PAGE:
Both the scissor fob and scissor case for the Toy Chest Etui have cords attached, and the scissor fob incorporates a tassel. I made the tassel first, then made the cord for the fob using the 'Spinster' that Betsy Morgan had recommended and sold at the workshop.

It worked, but seemed overly complicated for  a simple cord.

When I came to make the shorter cord for the scissor case, I made it by twisting the threads between my hands, attaching an end to each lined half of the case, putting two knots in the middle and cutting between the knots.

I am still not entirely comfortable with the faceless people, but am paying respect, as best I can, to Amish tradition.

Here are the scissors, in the case with the fob attached.

Monday, May 5, 2014

Toy Chest Button Box

The first tool inclusion I chose to construct for the Toy Chest Etui was the button box. This was a good choice, as the construction method is very similar to the Etui. The only difference is that the tiny button box itself is one piece of fabric and skirtex, rather than each face being joined. The lining, however, is constructed as separate tiny pieces.

The base of the button box, is therefore embroidered, while the Etui has a silk lining base.

I began with the lid, then the outer box, then folded and prepared all the bits I needed to finish.

I could then insert the lining pieces, juggle them to fit and stitch in place.

I attached the lid, as I had for the Etui, using a button-hole whipping rather than a weaving stitch.

In spite of the size, I achieved an easier closure fastening than on the Etui.

The first tool for the etui is completed!

Friday, May 2, 2014

Toy Chest Etui construction

17 months have past since I finished the embroidery for the Betsy Morgan Toy Chest Etui that I began at Beating Around the Bush 2012 - and a full two years since the class. I put off the construction because I needed clear space for the accurate cutting involved and we were in the midst of building work. Then other projects intervened. I was, however, determined that it should be finished before BATB 2014 in late September. So, with my quilt finished, the Toy Chest Etui needed attention.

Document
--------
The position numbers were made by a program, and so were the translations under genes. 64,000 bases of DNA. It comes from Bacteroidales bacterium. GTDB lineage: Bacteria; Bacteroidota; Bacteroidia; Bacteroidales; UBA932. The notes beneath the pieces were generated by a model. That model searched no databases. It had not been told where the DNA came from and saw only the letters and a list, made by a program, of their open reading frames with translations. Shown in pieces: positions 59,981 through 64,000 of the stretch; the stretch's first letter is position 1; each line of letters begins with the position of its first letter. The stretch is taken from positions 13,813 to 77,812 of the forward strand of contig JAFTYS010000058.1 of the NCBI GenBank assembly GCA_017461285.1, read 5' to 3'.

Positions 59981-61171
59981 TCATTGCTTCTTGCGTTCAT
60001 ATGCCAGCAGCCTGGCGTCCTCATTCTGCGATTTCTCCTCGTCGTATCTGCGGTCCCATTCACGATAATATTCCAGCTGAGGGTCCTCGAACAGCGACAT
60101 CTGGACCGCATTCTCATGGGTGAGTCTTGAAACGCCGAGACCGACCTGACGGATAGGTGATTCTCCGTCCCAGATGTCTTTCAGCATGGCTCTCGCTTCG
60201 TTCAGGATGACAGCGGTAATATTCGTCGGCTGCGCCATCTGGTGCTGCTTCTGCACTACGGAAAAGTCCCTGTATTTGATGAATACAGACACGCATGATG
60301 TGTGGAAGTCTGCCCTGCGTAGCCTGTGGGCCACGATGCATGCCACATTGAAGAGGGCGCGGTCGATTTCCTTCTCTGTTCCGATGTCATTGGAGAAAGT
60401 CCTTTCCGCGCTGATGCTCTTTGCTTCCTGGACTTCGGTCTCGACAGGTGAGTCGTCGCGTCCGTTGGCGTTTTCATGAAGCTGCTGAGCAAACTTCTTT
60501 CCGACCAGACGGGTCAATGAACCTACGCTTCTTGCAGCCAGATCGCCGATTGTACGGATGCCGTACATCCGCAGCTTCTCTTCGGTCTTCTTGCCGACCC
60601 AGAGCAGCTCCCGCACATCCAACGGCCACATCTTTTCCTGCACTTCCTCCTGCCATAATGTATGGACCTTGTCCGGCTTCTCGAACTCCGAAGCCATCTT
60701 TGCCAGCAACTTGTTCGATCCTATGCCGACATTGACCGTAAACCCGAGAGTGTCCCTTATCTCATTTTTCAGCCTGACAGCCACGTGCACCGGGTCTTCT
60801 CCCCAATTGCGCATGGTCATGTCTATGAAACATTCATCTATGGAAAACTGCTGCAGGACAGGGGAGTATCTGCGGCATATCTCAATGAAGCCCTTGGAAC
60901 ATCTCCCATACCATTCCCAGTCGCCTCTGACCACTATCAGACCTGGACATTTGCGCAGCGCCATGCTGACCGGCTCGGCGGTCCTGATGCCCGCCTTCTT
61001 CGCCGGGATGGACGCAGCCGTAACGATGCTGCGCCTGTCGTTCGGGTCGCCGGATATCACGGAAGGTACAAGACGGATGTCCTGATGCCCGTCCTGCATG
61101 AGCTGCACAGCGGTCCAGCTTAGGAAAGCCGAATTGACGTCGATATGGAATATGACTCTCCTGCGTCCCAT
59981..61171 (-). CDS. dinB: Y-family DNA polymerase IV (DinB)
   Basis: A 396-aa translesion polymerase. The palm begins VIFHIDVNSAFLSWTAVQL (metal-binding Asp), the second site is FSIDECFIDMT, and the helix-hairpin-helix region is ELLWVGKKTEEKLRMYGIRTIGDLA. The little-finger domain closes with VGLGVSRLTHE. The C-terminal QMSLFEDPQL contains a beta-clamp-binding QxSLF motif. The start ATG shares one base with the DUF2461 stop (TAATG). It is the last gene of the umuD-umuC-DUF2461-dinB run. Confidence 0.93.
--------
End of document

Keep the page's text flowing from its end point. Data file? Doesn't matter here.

The first thing that struck me as I got it out of its bag, was how much I had forgotten.  The instructions, on re-reading, were nowhere near as clear as that seemed two years ago. The array of teeny-tiny bits and pieces prompted only the vaguest of memories about what I might do with them.

I got more confident as I assembled the measuring and cutting tools and prepared the skirtex pieces. I decided to begin with the etui itself - the piece I could remember most clearly. I cut into the linen and the silk lining- but only the large pieces for the box.

 Once the scary cutting was over, I got into the swing of it. I rather like lacing - and it began to come together.

I had to practice a bit to get the hang of the joining stitch - which we had practiced thoroughly in class - again. It did, of course, come back to me - and there is a lot of chance to practice!

The pieces fit together quite well, using the techniques described.

Attaching the loop and bead to close the lid was a bit tricky as there is a small overhang from the lid. I attached the loop to the inside of the lid rather than the edge.

I made and inserted the optional lavender ravioli in the base.

It is really satisfying to have this completed - now to complete the little tools to fill it up!